This traditional traveling This traditional traveling

    chest is faster and chest is faster and

    easier to build than a easier to build than a

    fl oor chest.fl oor chest.

    42_1310_PWM_DutchToolChest.indd 42 7/10/13 4:23 PM

  • 43

    large chest has an extra lower compart-ment. If you have a lot of tools and I mean a lot then build the large one. Otherwise, build the small one; it holds plenty.

    Made from dimensional pine, the sides of the chest are 1x12s. These are dovetailed to the bottom board. The shelves are dadoed into the sides and then nailed with cut nails through the outside for good measure.

    The front and back pieces are all attached to the carcase with screws and glue if you use a dry softwood, then the wood wont move much in service and wood movement wont be a problem.

    The lid is attached to the carcase with strap hinges and falls at a 30 angle. Some written accounts say this angle is to keep rain off the chest; oth-ers tout the angled lid as a place to do some paperwork on the job.

    The fall-front is the most unusual part of the chest and bears some expla-nation. The fall-front has two battens that lip behind the bottom lip of the carcase kind of like a primitive hinge. The front is held in place by a sliding piece of wood that threads through the carcase, through catches on the fall-front and back into a notch in the bottom of the chest.

    The result is that when the lid is closed and locked, the fall-front cannot be removed. Its a clever precursor to the locking mechanism of machinists tool chests.

    Start with the Hard PartAfter cutting the chests sides and bottom to length, begin the joinery by dovetailing the sides to the bottom. Cut the tails on the sides and the pins on the bottom this will make the chest stronger overall even if the glue fails.

    After cutting the tails on the sides, transfer the layout to the bottom and cut the pins on the bottom board, then fi t the joints.

    Dados for the ShelvesThe shelf or shelves for the chest are held in place with 14"-deep dados in the sides of the chest. Lay out the shelf loca-tions using the drawings as a guide. I typically cut this joint by hand without a guide for my saw. However, if this is your fi rst handmade dado, this is the easy way to do it:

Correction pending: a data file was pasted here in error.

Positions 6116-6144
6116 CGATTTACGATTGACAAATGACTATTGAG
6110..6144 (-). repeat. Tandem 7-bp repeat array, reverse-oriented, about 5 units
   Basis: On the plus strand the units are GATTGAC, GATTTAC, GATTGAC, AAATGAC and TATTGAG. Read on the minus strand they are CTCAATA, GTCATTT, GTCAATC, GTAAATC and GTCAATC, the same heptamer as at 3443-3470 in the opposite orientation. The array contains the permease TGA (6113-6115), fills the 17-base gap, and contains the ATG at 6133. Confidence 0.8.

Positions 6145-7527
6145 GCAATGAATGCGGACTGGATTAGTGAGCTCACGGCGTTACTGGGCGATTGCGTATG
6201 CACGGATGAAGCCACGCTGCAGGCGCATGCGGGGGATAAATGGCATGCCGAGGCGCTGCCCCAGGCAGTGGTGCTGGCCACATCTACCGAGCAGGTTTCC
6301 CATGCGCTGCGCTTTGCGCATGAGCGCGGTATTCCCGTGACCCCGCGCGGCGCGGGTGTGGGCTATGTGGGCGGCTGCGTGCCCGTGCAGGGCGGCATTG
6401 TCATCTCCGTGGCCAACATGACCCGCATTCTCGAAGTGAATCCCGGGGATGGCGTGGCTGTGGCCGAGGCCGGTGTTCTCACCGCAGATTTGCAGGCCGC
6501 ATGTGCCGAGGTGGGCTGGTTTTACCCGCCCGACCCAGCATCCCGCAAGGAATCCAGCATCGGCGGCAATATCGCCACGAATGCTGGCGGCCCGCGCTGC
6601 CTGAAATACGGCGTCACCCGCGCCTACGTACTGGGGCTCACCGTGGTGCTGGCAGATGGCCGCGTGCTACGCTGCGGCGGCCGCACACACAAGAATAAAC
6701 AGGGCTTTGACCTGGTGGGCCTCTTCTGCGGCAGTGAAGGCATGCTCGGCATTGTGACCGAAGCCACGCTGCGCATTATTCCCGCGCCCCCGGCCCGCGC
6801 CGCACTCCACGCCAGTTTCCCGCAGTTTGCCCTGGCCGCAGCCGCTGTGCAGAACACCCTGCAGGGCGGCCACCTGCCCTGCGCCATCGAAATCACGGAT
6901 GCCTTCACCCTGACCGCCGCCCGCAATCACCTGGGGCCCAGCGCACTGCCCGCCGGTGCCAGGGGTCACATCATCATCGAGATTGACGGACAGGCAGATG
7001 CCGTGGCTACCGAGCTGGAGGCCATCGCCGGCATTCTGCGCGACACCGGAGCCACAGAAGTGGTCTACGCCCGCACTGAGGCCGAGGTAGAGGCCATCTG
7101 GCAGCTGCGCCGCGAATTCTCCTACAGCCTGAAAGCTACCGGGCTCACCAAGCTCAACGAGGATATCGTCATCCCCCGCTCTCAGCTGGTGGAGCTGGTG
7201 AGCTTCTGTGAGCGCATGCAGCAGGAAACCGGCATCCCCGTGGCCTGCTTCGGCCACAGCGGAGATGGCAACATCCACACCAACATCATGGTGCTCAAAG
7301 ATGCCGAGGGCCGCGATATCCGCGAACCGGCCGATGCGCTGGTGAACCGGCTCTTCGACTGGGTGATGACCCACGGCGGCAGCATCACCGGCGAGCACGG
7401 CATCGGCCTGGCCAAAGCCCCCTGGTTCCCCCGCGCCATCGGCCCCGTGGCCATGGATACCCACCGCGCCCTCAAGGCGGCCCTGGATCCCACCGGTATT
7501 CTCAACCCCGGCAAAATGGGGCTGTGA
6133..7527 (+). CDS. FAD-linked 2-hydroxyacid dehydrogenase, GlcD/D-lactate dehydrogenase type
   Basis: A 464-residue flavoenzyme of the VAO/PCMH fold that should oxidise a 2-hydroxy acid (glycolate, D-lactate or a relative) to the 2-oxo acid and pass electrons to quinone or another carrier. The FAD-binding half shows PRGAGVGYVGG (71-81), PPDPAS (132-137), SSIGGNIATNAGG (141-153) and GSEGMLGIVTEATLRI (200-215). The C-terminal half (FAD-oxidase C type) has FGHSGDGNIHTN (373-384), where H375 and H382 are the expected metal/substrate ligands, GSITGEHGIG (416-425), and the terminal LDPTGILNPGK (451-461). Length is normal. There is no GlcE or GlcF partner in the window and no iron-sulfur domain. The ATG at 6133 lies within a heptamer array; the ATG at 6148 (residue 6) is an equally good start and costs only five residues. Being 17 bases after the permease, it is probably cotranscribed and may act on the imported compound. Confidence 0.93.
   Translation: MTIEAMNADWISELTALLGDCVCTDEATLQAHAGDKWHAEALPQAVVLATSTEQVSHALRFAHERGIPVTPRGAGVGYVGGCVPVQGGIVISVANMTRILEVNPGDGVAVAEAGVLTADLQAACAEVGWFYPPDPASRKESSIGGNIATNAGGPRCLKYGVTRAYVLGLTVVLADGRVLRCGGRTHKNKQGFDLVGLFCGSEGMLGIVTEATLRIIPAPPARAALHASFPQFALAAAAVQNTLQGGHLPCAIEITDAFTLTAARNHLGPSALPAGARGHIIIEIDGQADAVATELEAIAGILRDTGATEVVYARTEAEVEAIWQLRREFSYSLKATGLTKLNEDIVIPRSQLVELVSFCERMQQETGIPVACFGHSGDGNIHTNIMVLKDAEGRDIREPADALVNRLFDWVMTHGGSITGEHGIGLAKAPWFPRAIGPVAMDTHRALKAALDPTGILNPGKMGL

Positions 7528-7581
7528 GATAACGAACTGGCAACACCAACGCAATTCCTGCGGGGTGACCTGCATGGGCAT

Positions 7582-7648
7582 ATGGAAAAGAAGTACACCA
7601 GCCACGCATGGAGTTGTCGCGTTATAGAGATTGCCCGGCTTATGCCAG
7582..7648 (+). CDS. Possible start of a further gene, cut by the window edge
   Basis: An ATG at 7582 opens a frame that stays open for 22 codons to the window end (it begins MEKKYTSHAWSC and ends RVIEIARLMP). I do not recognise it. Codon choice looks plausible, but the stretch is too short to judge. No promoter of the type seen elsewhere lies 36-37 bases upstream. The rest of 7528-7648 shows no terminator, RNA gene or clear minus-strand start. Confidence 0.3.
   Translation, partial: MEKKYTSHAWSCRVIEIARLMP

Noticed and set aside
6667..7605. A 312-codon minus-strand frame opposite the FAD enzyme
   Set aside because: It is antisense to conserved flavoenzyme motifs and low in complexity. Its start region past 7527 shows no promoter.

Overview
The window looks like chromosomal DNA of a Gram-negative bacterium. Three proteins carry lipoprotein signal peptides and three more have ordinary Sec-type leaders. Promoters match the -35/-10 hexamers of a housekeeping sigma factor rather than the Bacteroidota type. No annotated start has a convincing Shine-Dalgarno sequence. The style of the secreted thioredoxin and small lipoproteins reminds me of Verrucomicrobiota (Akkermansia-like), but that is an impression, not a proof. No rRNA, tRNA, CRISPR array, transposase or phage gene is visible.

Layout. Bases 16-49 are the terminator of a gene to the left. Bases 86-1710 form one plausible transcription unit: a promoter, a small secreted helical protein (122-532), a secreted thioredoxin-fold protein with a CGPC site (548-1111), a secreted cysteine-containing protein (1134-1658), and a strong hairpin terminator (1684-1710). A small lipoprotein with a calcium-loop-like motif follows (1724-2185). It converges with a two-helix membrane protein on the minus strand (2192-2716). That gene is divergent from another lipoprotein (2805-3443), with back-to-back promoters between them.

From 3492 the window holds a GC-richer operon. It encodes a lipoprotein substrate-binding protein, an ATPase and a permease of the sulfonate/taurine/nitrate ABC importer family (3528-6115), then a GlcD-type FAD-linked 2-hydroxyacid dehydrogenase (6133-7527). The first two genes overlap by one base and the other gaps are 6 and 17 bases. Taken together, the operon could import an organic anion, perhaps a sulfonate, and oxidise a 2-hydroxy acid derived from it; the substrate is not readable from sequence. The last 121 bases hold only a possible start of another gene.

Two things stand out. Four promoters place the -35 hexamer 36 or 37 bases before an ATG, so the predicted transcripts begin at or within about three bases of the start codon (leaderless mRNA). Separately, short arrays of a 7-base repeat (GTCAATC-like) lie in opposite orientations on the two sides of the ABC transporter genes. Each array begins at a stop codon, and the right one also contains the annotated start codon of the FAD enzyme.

Clamp a stout batten to the work and your bench that sits right on the line of your dado. Use a crosscut handsaw or panel saw to saw one wall of the dado by pressing the sawplate against the batten.

    Dont remove the batten yet. First place the shelf against the batten and scribe the location of the other wall of the dado. Now reposition your batten onto that line, clamp it down and saw the second dado wall. Remove the bulk of the waste between the walls with a chisel and fi nish the bottom of all the dados with a router plane. Make sure all your dados are the same depth, which will keep your chest square.

    Once the dados are cut, plane the shelves to fi t the dados, if necessary.

    Saw the TopThe sides of the chest are cut at a 30 angle. The best way to cut them is to clamp the sides together, lay out the angle and then saw the angle with the pieces sandwiched together. I used a sash saw to make the cut, though any crosscut saw will do the trick.

    Once the sawcut is complete, keep the sides clamped together and plane away the sawblade marks. Confirm that your cut is 90 to the faces of the sides adjust the cut with a plane if necessary.

    Five easy pieces. I think fi ve tails on each side will be enough to hold the bottom, even with 100 pounds of stuff in the chest. Cut the joint however you please. I fi rst gang-cut the tails on the sides and cut the pins second.

    Cant miss. With a batten clamped to the work, even the longest dados (and sliding dovetails) are easy to cut with a handsaw or shown here a panel saw.

    Flat, smooth & fi t. A router plane ensures that the bottom surface of the dado is fl at. Be sure to remove the bulk of the waste with a chisel. Router planes take small bites.

    Keep the rain out. You can make this saw cut with a batten like you did with the dados. But try it freehand. This is an easy cut if you start at the far corner and nibble a kerf back toward you then proceed with power strokes.

    42_1310_PWM_DutchToolChest.indd 43 7/10/13 4:23 PM

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    34" 38"











    Assemble the CarcaseAfter a quick dry-fi t, apply glue to the dovetails and knock those corners together. Then put glue in the dados and drive in the shelves. Apply clamps across the shelves until the glue sets up. Then nail the shelves in place by driving

    Lock h